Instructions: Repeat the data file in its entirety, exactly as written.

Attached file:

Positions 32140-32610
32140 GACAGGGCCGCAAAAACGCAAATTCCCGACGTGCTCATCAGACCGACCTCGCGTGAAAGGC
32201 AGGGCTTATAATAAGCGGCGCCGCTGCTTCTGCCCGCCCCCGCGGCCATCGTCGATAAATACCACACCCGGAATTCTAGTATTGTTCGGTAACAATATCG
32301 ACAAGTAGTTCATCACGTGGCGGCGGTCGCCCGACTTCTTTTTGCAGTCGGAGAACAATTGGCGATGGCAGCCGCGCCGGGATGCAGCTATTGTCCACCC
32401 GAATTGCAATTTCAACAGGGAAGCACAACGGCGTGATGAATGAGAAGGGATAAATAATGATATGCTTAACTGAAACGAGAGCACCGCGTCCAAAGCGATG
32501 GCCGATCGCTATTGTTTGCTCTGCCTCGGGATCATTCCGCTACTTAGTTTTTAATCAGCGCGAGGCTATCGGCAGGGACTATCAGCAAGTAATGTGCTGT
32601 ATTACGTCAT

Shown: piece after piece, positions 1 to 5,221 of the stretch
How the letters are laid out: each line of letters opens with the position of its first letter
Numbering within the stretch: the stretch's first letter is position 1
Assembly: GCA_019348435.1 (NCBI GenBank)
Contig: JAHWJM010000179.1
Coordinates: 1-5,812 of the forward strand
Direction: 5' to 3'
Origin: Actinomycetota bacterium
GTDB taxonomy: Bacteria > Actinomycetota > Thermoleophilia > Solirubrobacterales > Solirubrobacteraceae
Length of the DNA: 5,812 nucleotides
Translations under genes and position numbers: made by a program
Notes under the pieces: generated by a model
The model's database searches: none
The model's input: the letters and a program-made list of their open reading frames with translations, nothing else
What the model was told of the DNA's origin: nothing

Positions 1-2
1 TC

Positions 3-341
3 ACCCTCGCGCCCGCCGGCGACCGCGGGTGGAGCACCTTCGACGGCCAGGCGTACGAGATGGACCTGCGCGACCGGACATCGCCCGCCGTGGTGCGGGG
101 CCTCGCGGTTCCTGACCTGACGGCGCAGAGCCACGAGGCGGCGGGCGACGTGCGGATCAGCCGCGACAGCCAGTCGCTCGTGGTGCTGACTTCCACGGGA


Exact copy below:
Positions 32140-32610
32140 GACAGGGCCGCAAAAACGCAAATTCCCGACGTGCTCATCAGACCGACCTCGCGTGAAAGGC
32201 AGGGCTTATAATAAGCGGCGCCGCTGCTTCTGCCCGCCCCCGCGGCCATCGTCGATAAATACCACACCCGGAATTCTAGTATTGTTCGGTAACAATATCG
32301 ACAAGTAGTTCATCACGTGGCGGCGGTCGCCCGACTTCTTTTTGCAGTCGGAGAACAATTGGCGATGGCAGCCGCGCCGGGATGCAGCTATTGTCCACCC
32401 GAATTGCAATTTCAACAGGGAAGCACAACGGCGTGATGAATGAGAAGGGATAAATAATGATATGCTTAACTGAAACGAGAGCACCGCGTCCAAAGCGATG
32501 GCCGATCGCTATTGTTTGCTCTGCCTCGGGATCATTCCGCTACTTAGTTTTTAATCAGCGCGAGGCTATCGGCAGGGACTATCAGCAAGTAATGTGCTGT
32601 ATTACGTCAT

Shown: piece after piece, positions 1 to 5,221 of the stretch
How the letters are laid out: each line of letters opens with the position of its first letter
Numbering within the stretch: the stretch's first letter is position 1
Assembly: GCA_019348435.1 (NCBI GenBank)
Contig: JAHWJM010000179.1
Coordinates: 1-5,812 of the forward strand
Direction: 5' to 3'
Origin: Actinomycetota bacterium
GTDB taxonomy: Bacteria > Actinomycetota > Thermoleophilia > Solirubrobacterales > Solirubrobacteraceae
Length of the DNA: 5,812 nucleotides
Translations under genes and position numbers: made by a program
Notes under the pieces: generated by a model
The model's database searches: none
The model's input: the letters and a program-made list of their open reading frames with translations, nothing else
What the model was told of the DNA's origin: nothing

Positions 1-2
1 TC

Positions 3-341
3 ACCCTCGCGCCCGCCGGCGACCGCGGGTGGAGCACCTTCGACGGCCAGGCGTACGAGATGGACCTGCGCGACCGGACATCGCCCGCCGTGGTGCGGGG
101 CCTCGCGGTTCCTGACCTGACGGCGCAGAGCCACGAGGCGGCGGGCGACGTGCGGATCAGCCGCGACAGCCAGTCGCTCGTGGTGCTGACTTCCACGGGA